Does that idea even remotely make sense? Here is some food for thought...

Using 2009 figures, around 30.000 persons were diagnosed with diabetes in the USA. A ballpark estimate is that out of those 30.000 patients, 2/3rd are under the age of 20. This matches the official tally that was, for that period

"During 2008–2009, an estimated 18,436 people younger than 20 years in the United States were newly diagnosed with type 1 diabetes annually..."

Severe DKA is generally present, on average, in 25% of those patients. The percentage can go as high as 50% for kids in the 0-4 yo range, is a bit lower in girls than in boys and, of course, varies with care accessibility, insurance coverage, education level, etc...

Let's say that 4750 of the 18436 patients above were in severe DKA (as opposed to mild, safely correctable DKA which is probably present in another 25%)

The approximate rate of death and extremely severe complications from DKA is between 5 and 2% depending again on socio economic and access issues. If we take a value of 3%, we end up with around 150 tragic deaths per year.

Yes, the rate of T1D diagnosis has increased, US is closer to 40.000 yearly diagnosis now. But, on the other hand, death by DKA has been on the decrease since a long time. Yes, improvements are also made there;

"from 1985 to 2002, age-adjusted death rates for hyperglycemic crisis decreased from 42.4 to 23.8 per 100,000 people with diabetes, a 4.4% decrease per year"

Total yearly deaths by DKA (all ages, all causes) seem to hover in the 2500 range. Going back to our earlier estimate, we'd end up with 150 yearly deaths around diagnosis and 2350 yearly DKA deaths during the rest of the life or a T1D (pump failures, not caring, no access, etc...)

Keep in mind that out of those 150 deaths, we have parents who simply "prayed" their kid would get better, parents who weren't covered by social security and were reluctant to see a doctor, kids who fell into DKA and were correctly and immediately diagnosed and some - which could be seen as the "misdiagnosed" and "problematic" ones. It is hard to say how many, but it is nonetheless a subset of 150.

I'll be very generous and use the following split: 50 did not see a doctor soon enough, 50 did and were immediately diagnosed, 50 did and some mistake occurred. Let's say that the doctor flipped a coin in all cases. I think we can assume this as a worst case scenario.

Would a finger prick avoid any of those 50 deaths?


How quickly does DKA develop? In our case, Max was playing a game of tennis against as stronger adult player on day minus one. He lost 6-4 6-4, hardly a severe beating. He wasn't looking his best, but still spent time chatting and drinking a coke with his opponent after the game. The following day, he was on the edge of consciousness...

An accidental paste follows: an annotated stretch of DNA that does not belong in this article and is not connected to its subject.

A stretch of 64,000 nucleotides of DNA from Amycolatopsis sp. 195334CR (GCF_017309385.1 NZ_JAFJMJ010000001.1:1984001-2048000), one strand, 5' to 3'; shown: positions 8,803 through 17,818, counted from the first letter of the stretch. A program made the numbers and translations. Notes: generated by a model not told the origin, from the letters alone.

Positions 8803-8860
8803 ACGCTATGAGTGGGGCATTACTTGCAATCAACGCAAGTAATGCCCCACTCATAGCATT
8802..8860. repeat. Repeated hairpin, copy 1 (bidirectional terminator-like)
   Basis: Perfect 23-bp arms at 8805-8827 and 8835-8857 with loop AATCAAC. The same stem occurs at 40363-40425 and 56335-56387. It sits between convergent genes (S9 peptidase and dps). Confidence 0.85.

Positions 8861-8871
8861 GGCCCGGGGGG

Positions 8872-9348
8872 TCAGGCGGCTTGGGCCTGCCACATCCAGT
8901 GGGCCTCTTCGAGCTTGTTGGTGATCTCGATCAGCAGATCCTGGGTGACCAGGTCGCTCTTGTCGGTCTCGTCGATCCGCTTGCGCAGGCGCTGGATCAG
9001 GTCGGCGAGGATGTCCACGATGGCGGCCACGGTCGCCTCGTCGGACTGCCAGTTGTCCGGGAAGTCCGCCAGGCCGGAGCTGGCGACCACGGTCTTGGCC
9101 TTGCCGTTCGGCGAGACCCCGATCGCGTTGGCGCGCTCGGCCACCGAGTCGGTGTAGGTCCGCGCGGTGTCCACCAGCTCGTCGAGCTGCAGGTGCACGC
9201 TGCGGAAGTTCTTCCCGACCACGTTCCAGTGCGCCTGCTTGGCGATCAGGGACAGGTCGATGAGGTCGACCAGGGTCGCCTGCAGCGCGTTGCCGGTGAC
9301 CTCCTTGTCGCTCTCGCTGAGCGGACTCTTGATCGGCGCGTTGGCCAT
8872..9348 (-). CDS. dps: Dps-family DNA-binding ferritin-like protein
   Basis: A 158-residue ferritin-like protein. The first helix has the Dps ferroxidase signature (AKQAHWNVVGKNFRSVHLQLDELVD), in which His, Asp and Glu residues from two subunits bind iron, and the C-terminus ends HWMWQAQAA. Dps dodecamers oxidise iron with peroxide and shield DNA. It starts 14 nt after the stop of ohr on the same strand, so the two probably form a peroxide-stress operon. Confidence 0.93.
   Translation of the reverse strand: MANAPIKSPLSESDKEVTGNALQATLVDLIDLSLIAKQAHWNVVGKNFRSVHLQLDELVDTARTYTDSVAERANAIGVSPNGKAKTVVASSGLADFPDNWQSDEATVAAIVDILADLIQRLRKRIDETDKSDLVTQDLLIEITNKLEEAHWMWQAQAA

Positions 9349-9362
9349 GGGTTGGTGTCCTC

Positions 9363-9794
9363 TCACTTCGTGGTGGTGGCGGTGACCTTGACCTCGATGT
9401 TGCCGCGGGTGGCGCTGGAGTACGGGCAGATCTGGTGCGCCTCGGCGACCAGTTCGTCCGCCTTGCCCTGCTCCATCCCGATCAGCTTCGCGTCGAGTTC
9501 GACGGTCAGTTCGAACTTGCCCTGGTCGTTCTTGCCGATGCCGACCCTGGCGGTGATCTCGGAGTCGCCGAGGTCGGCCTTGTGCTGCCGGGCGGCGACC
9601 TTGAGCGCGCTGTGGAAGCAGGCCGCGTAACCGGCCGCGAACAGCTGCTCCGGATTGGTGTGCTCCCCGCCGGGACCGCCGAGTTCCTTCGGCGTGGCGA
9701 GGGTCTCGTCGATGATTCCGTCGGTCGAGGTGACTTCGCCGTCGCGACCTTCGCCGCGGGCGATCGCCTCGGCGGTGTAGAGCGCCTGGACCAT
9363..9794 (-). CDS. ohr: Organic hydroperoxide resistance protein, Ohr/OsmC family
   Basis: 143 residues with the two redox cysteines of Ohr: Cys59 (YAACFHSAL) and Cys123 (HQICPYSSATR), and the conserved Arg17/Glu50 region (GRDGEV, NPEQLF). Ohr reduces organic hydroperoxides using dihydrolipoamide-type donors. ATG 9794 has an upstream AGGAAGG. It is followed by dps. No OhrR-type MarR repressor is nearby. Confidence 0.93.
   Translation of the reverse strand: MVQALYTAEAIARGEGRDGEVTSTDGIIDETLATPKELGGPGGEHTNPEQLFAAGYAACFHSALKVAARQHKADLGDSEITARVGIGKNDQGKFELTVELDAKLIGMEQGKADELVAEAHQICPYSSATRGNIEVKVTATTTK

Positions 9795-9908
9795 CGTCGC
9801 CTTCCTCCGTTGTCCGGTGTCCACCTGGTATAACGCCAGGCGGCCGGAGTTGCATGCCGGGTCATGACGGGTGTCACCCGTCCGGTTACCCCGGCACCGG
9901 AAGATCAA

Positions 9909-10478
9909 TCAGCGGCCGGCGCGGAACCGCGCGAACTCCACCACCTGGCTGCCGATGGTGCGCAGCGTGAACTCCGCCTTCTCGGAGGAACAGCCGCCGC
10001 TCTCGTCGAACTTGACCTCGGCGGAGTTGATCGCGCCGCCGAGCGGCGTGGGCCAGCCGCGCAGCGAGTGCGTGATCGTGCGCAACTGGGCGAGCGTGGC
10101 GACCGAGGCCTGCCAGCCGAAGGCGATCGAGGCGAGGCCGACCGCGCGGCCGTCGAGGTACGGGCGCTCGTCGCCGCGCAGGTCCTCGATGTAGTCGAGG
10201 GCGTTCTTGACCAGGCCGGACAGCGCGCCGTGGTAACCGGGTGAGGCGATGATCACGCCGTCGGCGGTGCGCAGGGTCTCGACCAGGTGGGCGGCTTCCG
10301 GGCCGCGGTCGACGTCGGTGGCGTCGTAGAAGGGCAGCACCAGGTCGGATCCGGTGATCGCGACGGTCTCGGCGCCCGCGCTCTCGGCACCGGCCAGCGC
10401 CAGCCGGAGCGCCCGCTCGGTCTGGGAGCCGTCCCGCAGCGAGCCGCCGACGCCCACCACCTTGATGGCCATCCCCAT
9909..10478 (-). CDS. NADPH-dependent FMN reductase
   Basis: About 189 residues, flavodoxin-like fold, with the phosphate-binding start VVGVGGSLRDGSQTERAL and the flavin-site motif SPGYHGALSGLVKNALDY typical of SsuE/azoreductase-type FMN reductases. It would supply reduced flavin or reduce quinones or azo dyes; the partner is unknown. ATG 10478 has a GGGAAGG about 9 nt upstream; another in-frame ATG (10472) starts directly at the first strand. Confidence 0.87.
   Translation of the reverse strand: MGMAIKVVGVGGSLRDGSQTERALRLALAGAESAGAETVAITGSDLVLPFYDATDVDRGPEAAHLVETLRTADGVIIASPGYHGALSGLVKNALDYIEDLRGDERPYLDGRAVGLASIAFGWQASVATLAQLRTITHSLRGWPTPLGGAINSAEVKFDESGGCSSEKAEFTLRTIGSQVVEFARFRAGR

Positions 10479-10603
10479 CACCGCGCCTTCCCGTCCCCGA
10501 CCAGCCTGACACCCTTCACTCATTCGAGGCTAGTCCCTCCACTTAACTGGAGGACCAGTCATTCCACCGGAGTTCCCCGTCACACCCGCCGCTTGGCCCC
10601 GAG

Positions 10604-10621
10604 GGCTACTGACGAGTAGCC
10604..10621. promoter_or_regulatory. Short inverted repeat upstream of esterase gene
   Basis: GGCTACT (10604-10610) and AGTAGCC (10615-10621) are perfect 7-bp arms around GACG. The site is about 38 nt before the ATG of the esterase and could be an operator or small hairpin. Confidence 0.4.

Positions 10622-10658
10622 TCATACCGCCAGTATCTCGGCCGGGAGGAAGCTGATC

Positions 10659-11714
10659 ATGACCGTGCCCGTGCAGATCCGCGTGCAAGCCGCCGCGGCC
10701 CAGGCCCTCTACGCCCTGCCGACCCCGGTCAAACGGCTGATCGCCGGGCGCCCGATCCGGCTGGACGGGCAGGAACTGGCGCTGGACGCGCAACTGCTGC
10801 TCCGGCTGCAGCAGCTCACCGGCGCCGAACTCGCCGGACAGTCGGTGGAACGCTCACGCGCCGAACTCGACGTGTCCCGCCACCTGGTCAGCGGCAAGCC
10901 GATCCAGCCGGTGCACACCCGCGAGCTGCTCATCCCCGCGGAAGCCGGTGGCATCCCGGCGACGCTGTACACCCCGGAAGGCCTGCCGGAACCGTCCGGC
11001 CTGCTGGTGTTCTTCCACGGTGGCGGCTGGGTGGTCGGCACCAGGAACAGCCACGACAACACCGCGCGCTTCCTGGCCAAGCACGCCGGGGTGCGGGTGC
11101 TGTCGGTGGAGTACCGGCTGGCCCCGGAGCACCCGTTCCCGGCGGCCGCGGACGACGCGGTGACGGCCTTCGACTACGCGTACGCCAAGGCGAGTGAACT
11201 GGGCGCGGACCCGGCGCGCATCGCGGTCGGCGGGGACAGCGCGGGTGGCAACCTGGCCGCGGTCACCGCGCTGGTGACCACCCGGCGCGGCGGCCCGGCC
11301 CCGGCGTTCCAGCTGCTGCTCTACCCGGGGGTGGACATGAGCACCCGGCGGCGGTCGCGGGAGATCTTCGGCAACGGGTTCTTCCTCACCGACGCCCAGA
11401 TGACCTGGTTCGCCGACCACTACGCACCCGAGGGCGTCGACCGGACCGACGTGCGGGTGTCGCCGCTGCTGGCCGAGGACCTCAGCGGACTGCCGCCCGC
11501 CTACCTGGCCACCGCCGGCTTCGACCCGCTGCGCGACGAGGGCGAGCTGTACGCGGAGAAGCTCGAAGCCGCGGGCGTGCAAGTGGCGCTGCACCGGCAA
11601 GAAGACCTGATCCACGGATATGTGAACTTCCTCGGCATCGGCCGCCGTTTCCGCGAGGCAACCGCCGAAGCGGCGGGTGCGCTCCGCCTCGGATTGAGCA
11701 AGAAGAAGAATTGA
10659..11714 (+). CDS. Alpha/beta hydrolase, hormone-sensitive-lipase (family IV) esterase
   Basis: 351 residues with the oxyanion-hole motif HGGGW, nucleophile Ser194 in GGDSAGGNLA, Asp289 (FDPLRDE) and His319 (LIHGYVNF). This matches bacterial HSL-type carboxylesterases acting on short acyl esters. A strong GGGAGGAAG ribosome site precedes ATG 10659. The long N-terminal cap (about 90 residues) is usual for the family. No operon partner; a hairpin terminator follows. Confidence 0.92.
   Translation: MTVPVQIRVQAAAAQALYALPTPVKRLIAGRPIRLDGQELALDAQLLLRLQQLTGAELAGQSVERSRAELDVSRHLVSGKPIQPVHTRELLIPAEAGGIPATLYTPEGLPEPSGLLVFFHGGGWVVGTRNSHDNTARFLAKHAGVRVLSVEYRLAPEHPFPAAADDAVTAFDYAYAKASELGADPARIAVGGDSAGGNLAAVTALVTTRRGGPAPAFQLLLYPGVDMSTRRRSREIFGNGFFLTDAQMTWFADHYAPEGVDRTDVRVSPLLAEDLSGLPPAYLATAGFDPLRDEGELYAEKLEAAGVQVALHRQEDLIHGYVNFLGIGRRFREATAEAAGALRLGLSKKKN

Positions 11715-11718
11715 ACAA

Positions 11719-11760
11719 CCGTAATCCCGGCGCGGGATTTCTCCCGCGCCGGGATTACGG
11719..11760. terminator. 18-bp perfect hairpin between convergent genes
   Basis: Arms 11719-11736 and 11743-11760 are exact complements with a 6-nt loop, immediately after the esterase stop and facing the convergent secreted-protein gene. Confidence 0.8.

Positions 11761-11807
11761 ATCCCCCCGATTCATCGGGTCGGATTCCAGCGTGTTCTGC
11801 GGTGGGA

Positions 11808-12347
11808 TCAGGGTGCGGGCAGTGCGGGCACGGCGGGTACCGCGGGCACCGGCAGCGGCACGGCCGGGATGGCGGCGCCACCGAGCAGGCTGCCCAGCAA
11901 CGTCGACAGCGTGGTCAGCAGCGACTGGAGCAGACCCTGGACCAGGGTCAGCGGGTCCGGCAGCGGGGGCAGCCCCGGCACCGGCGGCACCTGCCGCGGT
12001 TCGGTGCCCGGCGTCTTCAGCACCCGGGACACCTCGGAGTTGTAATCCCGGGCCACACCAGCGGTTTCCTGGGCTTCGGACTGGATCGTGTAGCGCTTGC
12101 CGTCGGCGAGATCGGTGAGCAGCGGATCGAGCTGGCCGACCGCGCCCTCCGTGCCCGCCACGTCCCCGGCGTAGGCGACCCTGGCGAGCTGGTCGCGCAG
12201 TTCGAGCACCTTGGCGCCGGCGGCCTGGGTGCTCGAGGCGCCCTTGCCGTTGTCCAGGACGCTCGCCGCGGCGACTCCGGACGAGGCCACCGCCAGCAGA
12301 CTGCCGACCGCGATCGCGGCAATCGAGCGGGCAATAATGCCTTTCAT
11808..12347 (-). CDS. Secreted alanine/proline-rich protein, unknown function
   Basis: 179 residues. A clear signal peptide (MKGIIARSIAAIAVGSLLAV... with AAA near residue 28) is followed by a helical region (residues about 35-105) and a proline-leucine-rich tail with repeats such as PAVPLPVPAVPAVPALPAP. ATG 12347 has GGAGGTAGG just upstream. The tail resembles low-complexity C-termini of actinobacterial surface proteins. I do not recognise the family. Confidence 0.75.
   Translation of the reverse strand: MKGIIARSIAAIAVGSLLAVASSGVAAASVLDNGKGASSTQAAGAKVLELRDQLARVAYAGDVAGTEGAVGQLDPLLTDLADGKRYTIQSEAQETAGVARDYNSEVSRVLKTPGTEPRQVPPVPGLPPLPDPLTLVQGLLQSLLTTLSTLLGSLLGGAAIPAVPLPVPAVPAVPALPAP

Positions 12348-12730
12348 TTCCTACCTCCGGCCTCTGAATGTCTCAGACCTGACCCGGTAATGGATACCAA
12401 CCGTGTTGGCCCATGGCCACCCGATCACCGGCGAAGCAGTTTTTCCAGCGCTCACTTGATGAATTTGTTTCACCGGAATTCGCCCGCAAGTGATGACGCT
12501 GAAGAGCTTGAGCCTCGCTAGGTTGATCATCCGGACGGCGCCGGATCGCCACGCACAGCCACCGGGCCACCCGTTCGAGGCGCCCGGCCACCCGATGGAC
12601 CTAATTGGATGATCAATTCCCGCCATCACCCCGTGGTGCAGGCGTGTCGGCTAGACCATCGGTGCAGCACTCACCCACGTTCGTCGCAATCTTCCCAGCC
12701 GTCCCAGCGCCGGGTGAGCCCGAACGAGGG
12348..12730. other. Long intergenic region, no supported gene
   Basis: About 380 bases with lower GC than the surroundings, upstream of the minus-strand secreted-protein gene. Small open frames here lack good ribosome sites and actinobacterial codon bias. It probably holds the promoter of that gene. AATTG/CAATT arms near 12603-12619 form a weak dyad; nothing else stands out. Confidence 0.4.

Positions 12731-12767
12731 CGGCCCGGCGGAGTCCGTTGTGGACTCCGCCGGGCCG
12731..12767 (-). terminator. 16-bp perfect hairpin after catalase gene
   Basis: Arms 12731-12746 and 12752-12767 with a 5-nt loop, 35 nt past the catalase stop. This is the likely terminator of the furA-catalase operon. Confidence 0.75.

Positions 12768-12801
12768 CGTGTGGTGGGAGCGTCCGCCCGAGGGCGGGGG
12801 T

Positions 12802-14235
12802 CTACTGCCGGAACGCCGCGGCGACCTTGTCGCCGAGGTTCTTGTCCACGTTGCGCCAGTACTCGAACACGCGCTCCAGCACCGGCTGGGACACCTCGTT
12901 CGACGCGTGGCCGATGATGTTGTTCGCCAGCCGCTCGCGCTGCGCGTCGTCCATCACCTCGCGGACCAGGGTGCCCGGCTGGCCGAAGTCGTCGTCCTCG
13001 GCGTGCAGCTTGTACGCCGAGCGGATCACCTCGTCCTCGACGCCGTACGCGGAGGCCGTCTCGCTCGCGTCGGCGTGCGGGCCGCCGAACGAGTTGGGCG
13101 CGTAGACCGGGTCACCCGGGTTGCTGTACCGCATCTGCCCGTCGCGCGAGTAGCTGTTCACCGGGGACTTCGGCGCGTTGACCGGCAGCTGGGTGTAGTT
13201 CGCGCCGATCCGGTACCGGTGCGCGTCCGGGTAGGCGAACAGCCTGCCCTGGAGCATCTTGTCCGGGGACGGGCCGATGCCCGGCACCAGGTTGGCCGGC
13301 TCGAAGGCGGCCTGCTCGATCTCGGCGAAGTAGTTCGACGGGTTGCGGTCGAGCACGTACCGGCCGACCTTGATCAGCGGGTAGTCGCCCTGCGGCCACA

The clinical presentation of DKA usually develops rapidly, over a period of  less than 24 hours.<24 hours="" i="">


Ah, that's a bit annoying... It could be that a finger prick done a week before would have shown elevated by not critical blood sugar values, that would have been hard to interpret if not done after a night of fast. Type 1? Type 2? Post meal?

There's a reason why diagnosis criteria for T2D require at least a couple of venous blood values in the fasting state...

Now, people who complain about finger prick tests not being systematically done with every pediatric visit are often people who complain about their BG meter being inaccurate. Logically, a single test shouldn't be taken at face value. Anyway, maybe they just like to complain...

How many finger pricks?


The under twenty population of the USA is around 80.000.000. The average American, all ages groups, sees a doctor 3 times a year (900.000.000 yearly visits). That's low compared to countries such as Japan (13 times a year) or France (6-7 times a year) and has been linked to the cost of care in the US.

We can also assume that kids in the 0-20 range see their doctors more than the average. I will be very conservative here and estimate that they have 4 visits per year on average. We "only" have 320.000.000 of visits to deal with. Assuming 1/2 of those visits are for the typical gastro-intestinal/infection/flu/etc... pediatric visit, we are talking about 160.000.000 visits and probably a bit more than 200.000.000$ in finger prick strips.

That 200.000.000$ would eventually buy us a few hours, possibly a day for the 50 kids who would have been misdiagnosed at the first visit, possibly - let's again be generous here - saving 25 kids.

Cost per kid saved: roughly 8 million dollars.

But the story does not end here...


Let's say that those 25 kids in the 250-500 mg/dl - something is definitely wrong here - ranges are "saved". What about the vast majority of the others, in the 100 mg/dl to 250 mg/dl range? Those would of course end up being investigated further. Hard to tell if they were fasting, just had a large ice cream, are pre T2D or T2D. More visits. More tests.

And what about false positives? A decent BG meter will perform, on average, within a +/-5% to +/-7% MARD but will have occasional outliers (because of strip issues, procedural issues or just bad luck). Let's assume that we only have one outlier out of 50 measurements, one half way too low and on half way too high: we'll have 3.2 millions outliers and 1.6 millions of false positive values.

So let's summarize


  • around 25 lives saved, at most.
  • 8 millions of $ per life saved, for a total of 200 millions of dollars
  • 1.6 millions of false positive deserving at least a couple of additional tests/visits or, because mistakes will also happen there, extensive additional exploration.

Worth it?